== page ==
Back in 2008, we saw the first Coupetorino based on the Mercedes-Benz SL-Class and honestly we were speechless and we did like the idea of a shooting brake variant of the well-known coupe-cabriolet. Due to the fact that Mercedes-Benz rolled off a new generation of the SL, Italian design house StudioTorino revealed the Coupetorino 2013, a shooting brake version of the new SL.
The new car was designed by six students - Michele Bavaro, Bruno Arena, Dario Pellegrino, Stefano Manini, Riccardo Luigi Cascone, Cristiano Zanot – in collaboration with Steffen Koehl from Global Advance Design Mercedes-Benz. The students made a 1:4 scale model of the vehicle but this is not just a simple design, as they had to take into account production costs.
Although we don’t have any details regarding the engine, we believe that the 4.6-liter V8 engine found on the SL550 would be the perfect choice as it delivers 429 hp and 516 lb-ft of torque. Using a 7-speed Driver-Adaptive automatic transmission, the SL550 is able to zoom from 0 to 96 km/h (60 mph) in 4.5 seconds and has a top speed electronically limited to 155 mph or 250 km/h.
The Mercedes-Benz SL-Class now available is the sixth generation after the introduction of the 1952 racing car. In line with SL’s singular tradition, the new generation is heralding the new era as an athletic, refined connoisseur, and pioneering innovator with an extreme high practical value. Mercedes-Benz is going to initially offer the new SL with two engines: the SL350 with a V6 engine and the SL500 with a V8. The new BlueDIRECT engines can produce an output of 225 kW (306 hp) for the SL350 and 320 kW (435 hp) for the SL500 (12-percent more than its predecessor).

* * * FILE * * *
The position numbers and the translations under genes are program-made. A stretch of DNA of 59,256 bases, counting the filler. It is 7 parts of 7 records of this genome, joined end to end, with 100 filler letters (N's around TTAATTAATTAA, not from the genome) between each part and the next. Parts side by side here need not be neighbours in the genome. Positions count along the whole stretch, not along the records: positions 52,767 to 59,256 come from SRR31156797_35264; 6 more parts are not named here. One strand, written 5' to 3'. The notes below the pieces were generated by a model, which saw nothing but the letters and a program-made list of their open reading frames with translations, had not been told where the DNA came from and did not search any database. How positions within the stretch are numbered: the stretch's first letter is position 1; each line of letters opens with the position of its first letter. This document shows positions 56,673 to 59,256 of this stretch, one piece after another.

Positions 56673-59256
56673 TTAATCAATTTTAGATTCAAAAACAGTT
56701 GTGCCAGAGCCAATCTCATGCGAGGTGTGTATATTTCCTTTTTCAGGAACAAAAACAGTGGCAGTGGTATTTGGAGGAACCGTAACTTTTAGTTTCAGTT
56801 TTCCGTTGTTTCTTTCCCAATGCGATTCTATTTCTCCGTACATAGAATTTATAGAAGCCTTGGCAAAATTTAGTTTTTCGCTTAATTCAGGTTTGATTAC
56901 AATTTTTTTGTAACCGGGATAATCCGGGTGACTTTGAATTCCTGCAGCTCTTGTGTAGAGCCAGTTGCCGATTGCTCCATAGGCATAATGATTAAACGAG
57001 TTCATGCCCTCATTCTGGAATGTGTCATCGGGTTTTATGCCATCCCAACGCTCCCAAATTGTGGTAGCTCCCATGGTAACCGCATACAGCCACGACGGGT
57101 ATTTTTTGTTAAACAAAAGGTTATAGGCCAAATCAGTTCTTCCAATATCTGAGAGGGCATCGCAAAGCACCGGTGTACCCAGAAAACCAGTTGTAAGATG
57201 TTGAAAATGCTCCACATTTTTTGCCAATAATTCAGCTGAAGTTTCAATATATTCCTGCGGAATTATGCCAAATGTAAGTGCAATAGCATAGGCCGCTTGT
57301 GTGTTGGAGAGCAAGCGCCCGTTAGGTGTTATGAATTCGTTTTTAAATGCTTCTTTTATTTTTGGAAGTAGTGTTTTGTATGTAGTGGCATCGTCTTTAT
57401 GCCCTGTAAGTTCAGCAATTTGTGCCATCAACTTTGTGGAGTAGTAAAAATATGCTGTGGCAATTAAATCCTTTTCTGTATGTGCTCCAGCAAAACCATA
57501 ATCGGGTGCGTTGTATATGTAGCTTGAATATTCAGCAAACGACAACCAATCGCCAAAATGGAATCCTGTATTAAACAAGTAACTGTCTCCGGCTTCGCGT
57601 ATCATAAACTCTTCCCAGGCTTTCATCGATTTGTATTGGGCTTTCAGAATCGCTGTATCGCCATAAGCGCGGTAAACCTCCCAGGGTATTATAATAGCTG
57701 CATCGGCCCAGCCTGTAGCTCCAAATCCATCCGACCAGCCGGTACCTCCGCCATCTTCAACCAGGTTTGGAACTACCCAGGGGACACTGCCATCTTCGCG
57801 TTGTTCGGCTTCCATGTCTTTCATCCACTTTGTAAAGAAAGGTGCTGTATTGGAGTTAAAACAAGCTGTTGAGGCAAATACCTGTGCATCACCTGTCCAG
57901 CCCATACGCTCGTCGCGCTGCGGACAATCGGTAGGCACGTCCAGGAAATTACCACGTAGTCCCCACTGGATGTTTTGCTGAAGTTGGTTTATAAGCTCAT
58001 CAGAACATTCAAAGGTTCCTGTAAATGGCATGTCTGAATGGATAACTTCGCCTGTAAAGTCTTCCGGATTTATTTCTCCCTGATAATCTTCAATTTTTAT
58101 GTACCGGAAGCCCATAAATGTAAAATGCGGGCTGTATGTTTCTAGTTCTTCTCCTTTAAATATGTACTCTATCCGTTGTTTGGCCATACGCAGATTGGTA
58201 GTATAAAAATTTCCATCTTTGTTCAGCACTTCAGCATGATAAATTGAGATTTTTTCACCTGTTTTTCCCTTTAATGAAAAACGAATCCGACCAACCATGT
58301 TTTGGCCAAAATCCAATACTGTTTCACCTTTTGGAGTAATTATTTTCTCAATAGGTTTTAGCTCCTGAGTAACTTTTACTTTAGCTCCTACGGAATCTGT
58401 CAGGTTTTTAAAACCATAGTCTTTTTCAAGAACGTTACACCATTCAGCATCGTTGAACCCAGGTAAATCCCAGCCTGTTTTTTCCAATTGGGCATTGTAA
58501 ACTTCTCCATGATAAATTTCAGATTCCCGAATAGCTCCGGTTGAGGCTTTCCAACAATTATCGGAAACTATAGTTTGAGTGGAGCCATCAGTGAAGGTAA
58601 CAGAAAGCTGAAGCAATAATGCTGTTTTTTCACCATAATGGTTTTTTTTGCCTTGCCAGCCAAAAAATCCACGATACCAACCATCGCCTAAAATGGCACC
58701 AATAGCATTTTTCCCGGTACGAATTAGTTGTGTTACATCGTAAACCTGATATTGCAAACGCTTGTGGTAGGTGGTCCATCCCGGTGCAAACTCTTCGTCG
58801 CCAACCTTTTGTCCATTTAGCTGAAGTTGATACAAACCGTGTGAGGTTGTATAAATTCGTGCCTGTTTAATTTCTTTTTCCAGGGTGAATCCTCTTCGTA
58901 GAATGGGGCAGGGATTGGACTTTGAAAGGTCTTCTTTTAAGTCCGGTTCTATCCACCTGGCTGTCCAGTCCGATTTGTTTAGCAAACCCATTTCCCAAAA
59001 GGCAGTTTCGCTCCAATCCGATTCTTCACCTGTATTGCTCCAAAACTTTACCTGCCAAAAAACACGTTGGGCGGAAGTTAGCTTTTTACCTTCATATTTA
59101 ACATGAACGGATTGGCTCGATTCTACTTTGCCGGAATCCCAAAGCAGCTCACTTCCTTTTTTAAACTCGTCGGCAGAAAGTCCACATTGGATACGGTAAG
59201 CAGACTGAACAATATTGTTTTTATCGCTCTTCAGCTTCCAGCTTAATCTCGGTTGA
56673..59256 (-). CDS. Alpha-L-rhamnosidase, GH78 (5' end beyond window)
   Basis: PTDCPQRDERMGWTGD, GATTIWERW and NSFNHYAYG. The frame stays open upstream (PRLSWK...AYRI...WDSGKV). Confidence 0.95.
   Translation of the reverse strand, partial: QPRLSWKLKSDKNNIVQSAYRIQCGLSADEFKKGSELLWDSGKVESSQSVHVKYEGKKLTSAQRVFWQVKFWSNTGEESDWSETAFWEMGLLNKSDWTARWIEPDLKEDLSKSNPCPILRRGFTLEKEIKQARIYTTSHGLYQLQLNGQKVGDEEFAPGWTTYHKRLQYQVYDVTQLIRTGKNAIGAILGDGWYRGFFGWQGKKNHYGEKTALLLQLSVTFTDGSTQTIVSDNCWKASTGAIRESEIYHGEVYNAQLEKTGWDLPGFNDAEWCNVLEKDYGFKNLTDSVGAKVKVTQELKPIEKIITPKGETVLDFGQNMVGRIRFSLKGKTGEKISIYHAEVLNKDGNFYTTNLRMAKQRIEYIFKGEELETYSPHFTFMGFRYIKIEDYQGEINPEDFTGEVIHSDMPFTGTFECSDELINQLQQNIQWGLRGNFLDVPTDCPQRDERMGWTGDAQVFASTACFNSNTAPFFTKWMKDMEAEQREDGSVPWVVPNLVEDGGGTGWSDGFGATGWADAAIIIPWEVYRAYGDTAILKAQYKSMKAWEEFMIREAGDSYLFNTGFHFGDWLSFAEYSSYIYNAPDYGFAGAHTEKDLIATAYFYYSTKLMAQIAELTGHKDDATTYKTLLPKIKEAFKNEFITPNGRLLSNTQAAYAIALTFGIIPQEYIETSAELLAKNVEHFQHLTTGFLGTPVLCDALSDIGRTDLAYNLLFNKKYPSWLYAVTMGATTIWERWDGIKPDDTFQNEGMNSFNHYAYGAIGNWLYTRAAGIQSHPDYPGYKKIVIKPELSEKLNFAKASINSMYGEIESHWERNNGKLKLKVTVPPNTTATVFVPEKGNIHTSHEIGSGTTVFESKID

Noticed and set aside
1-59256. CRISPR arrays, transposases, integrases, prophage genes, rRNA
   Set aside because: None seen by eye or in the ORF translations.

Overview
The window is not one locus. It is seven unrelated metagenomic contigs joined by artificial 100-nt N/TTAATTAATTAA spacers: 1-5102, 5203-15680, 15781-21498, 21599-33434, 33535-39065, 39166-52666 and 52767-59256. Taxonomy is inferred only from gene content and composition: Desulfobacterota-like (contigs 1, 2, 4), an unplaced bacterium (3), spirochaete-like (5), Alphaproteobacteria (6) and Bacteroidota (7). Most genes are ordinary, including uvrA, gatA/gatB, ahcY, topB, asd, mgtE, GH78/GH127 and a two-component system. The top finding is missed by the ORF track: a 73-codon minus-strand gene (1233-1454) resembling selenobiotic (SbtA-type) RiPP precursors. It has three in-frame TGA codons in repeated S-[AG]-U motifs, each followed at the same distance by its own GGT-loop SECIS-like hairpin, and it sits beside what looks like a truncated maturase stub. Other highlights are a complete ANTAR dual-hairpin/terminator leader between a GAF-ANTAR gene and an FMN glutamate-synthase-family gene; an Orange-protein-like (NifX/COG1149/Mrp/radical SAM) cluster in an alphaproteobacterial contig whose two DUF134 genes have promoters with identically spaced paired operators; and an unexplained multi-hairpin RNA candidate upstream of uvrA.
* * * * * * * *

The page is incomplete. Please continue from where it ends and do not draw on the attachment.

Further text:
Additionally, the all-new Mercedes-Benz SL-Class brings brand new meaning to the famous "SL" abbreviation, for “super-light”, through methodical reduction in weight. This is the first time that Mercedes-Benz is employing an all-aluminium shell in a series manufacture. The newly conceived vehicle weighs about 110 kilograms lighter than an analogous bodyshell of sheet steel.
Even so, it is even sturdier, and safer, than its forerunner. Mercedes-Benz has accomplished this by using a systematically intelligent mix of materials, aluminium alloys, and aluminium components which are custom-made for each specific need, blended with just some small measures of high-strength steel and magnesium.
Even though the brand-new SL is that much more comfortable and is equipped with even more safety features on board than before, it does actually shave off some of the weight by having the aluminium bodyshell. The measurements reveal some interesting numbers: the new SL500 (1785 kg) weighs about 125 kg lighter than the prior model. In comparison, the SL350 (1685 kg) weighs 140 kg less. This is due to a range of other clever innovative details to lower weight that Mercedes-Benz has also employed in the new SL as well as the aluminium bodyshell.
And these figures do not just astonish as numbers on a page; they are very much appreciable and palpable in real life as well. The ensuing rise in longitudinal and lateral dynamics enables excellent performance with an intense love for taking corners.